Saturday, August 16, 2008

Large Hadron Collider

In a few weeks or so, given no further mishaps, scientists are going to test what is known about particle physics. Lots of money and time has been spent on the project, and given human nature, at least human nature raised in the western culture, once its built, no doubt it will be used.

First, a little background:

There is a tiny bit of concern about the formation of tiny black holes and strangelets and other odd phenomena that waver between reality and imagination, but rest assured, CERN issued a report in June asserting that all is just dandy.

My interest in the project is less the doomsday prophesying than our response to the prophets.

How much risk is acceptable?

Last year they center had an accident with one of its large magnets:

"Last Tuesday we took a pratfall on the world stage," said Fermilab Director Pier Oddone in a message posted yesterday on the lab's Web site. "What the analysis shows so far is that something extraordinarily simple was missed in the design. We do many very complex engineering projects successfully that require sophisticated engineering skills and advanced computing tools. We test the complex features we design thoroughly. In this case we are dumbfounded that we missed some very simple balance of forces."

Dumbfounded by simple Newtonian physics.

The current start date is September 10--I don't think I'll assign any homework that night, just in case.

Hyundai (at least in the New York metropolitan area) is offering an end of the world sale based on the launch date for the LHC.

"It's probably the closest to God that we'll get."

Jos Engelen, Cern's chief scientist
quoted by Ian Sample
"In the beginning: scientists get ready to hunt for God particle"
The Guardian, November 20, 2006

And we trust his group to tell us if it's safe.

Now I am not going to lose any sleep over the possibility of a doomsday scenario (though I might wear a tinfoil hat to bed), but there are some issues that bear discussion:
  1. Americans paid over a half billion dollars towards constructing a machine that has a leading international physicist who runs the project talking about getting chummy with God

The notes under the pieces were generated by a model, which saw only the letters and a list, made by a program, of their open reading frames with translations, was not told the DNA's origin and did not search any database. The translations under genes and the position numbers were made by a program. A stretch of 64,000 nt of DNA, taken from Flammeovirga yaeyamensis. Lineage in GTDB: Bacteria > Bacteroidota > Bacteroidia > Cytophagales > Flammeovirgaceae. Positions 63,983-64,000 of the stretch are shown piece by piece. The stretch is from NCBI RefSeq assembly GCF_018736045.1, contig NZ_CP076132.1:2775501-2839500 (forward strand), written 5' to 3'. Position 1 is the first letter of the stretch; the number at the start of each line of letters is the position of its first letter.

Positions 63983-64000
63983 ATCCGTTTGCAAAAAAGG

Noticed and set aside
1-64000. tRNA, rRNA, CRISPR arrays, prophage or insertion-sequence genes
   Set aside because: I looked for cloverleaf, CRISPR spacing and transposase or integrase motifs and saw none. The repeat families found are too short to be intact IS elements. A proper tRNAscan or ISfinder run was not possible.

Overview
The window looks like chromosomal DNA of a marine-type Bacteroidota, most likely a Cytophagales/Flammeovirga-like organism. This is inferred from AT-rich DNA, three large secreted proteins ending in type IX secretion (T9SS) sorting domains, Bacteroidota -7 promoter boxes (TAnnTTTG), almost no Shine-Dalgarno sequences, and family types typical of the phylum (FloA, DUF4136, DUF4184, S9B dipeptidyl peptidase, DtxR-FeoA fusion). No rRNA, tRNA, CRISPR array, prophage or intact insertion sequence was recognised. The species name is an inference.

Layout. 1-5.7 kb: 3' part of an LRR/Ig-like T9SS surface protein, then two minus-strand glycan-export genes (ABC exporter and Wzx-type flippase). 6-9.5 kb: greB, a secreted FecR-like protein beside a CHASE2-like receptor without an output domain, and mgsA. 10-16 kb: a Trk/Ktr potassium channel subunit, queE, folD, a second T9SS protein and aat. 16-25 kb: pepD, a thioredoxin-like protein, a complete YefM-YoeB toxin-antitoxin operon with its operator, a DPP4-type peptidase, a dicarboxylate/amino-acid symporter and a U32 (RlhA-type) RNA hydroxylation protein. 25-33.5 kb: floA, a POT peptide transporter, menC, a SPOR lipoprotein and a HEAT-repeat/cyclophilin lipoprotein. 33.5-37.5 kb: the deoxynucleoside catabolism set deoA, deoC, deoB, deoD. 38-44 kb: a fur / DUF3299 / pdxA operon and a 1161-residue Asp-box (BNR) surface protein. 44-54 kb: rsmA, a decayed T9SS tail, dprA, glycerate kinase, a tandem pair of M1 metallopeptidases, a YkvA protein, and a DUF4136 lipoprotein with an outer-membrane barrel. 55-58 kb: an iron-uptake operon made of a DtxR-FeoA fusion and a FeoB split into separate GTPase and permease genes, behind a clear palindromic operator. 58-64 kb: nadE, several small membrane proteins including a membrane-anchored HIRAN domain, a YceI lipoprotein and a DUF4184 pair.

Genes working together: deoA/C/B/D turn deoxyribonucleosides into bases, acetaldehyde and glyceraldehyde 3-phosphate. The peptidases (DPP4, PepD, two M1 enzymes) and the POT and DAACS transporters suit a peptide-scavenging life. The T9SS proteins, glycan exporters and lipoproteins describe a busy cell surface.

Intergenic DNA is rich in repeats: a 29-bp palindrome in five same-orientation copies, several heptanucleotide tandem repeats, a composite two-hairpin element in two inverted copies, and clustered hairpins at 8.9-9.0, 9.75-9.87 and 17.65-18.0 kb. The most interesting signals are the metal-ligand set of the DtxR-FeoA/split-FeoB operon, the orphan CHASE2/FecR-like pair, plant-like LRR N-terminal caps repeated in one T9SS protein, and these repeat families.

2. There's been little talk about how much risk is acceptable when physicists try to get chummy with elemental particles
  3. Even the brilliant among us can mess up--if Dr. Engelen wants to bring God into this, maybe, just maybe, God had a hand in the exploding magnet
  4. Hubris.
I may open it up to discussion with my freshmen class the first week of school, just in case we don't get to the second week.

It's a discussion we should all be having.


botheredbybees said...

things haven't changed much since pandora's time - as a species we just can't resist poking at things to see what happens. I wonder if hope will survive this time round?

doyle said...

Hope might survive, even if we don't.

Plenty of cultures have managed to resist poking in some things, but in our culture, one of the few technological taboos is acknowledging taboos.

Didn't take us long to use nuclear weapons. And, sadly, we will likely use them again.

Pandora was, as the story goes, the first woman. Her jar held evil things, all of which escaped but hope.

I think hope is what's going to get us killed.

I hope it doesn't.

Jim Purdy said...

I've Got Einstein on my Mind
by Jim Purdy

Listen to me one and all, Oh dear,
For bad news I bring, The End is Near.

In the UK, the Daily Mail tried to clue us in,
That those mad scientists are going to do us in.

Yes indeed, they have published a news article
Warning us of a runaway sub-atomic particle.

The Large Hadron Collider is to blame,
And our universe will soon end in flame.

Oh man, the fireworks will be spectacular,
It'll be so big, I won't need my binocular.

As the end nears, some may grieve and mourn,
But I'll enjoy the show, just eating my popcorn.

Someday I'll entertain grandkids with the story I'll tell,
Oh. Wait. I guess I won't have any grandkids, oh well.

In college, we laughed at those physics dorks,
Always talking about their tachyons and quarks.

Yes, soon the world will be gone, we'll be no more,
Thanks to guys named Fermi, Heisenberg and Bohr.

So, as I await the end of all mankind,
I've got Albert Einstein on my mind.

doyle said...

I may have to recite that tomorrow in class.

I did bring the LHC up in class. One child actually paid attention, googled it, then announced to the class the next day that we might all be doomed.

Another child got visibly upset, and on my 2nd day I had my first crisis. After a bit of explaining, things settled down a bit.

Can't wait to discuss evolution.